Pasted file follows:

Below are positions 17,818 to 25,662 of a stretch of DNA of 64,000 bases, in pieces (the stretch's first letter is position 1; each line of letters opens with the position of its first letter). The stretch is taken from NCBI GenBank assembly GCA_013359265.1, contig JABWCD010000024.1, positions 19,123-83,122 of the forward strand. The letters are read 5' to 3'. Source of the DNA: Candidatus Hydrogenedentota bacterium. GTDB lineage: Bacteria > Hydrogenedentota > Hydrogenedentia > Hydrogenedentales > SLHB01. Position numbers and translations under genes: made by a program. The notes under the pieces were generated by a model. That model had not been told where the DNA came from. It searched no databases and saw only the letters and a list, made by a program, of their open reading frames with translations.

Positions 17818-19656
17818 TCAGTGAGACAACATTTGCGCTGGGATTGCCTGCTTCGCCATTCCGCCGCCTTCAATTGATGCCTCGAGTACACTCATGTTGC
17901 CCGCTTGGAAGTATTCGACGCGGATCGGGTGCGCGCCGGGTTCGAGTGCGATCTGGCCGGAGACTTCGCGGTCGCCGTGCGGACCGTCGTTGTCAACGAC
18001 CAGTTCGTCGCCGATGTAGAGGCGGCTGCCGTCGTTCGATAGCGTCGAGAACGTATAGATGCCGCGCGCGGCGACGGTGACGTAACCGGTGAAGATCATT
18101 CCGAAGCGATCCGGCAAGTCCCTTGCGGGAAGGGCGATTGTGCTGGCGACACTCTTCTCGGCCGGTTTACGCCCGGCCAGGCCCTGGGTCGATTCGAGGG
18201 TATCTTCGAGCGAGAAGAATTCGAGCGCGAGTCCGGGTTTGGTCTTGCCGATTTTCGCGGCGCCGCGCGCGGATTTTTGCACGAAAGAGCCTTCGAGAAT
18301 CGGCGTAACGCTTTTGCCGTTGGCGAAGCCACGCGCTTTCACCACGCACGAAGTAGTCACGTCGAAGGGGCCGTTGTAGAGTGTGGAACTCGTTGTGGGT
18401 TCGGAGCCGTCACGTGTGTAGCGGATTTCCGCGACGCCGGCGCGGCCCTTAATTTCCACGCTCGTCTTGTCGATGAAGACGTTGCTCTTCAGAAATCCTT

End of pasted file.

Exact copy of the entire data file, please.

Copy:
Below are positions 17,818 to 25,662 of a stretch of DNA of 64,000 bases, in pieces (the stretch's first letter is position 1; each line of letters opens with the position of its first letter). The stretch is taken from NCBI GenBank assembly GCA_013359265.1, contig JABWCD010000024.1, positions 19,123-83,122 of the forward strand. The letters are read 5' to 3'. Source of the DNA: Candidatus Hydrogenedentota bacterium. GTDB lineage: Bacteria > Hydrogenedentota > Hydrogenedentia > Hydrogenedentales > SLHB01. Position numbers and translations under genes: made by a program. The notes under the pieces were generated by a model. That model had not been told where the DNA came from. It searched no databases and saw only the letters and a list, made by a program, of their open reading frames with translations.

Positions 17818-19656
17818 TCAGTGAGACAACATTTGCGCTGGGATTGCCTGCTTCGCCATTCCGCCGCCTTCAATTGATGCCTCGAGTACACTCATGTTGC
17901 CCGCTTGGAAGTATTCGACGCGGATCGGGTGCGCGCCGGGTTCGAGTGCGATCTGGCCGGAGACTTCGCGGTCGCCGTGCGGACCGTCGTTGTCAACGAC
18001 CAGTTCGTCGCCGATGTAGAGGCGGCTGCCGTCGTTCGATAGCGTCGAGAACGTATAGATGCCGCGCGCGGCGACGGTGACGTAACCGGTGAAGATCATT
18101 CCGAAGCGATCCGGCAAGTCCCTTGCGGGAAGGGCGATTGTGCTGGCGACACTCTTCTCGGCCGGTTTACGCCCGGCCAGGCCCTGGGTCGATTCGAGGG
18201 TATCTTCGAGCGAGAAGAATTCGAGCGCGAGTCCGGGTTTGGTCTTGCCGATTTTCGCGGCGCCGCGCGCGGATTTTTGCACGAAAGAGCCTTCGAGAAT
18301 CGGCGTAACGCTTTTGCCGTTGGCGAAGCCACGCGCTTTCACCACGCACGAAGTAGTCACGTCGAAGGGGCCGTTGTAGAGTGTGGAACTCGTTGTGGGT
18401 TCGGAGCCGTCACGTGTGTAGCGGATTTCCGCGACGCCGGCGCGGCCCTTAATTTCCACGCTCGTCTTGTCGATGAAGACGTTGCTCTTCAGAAATCCTT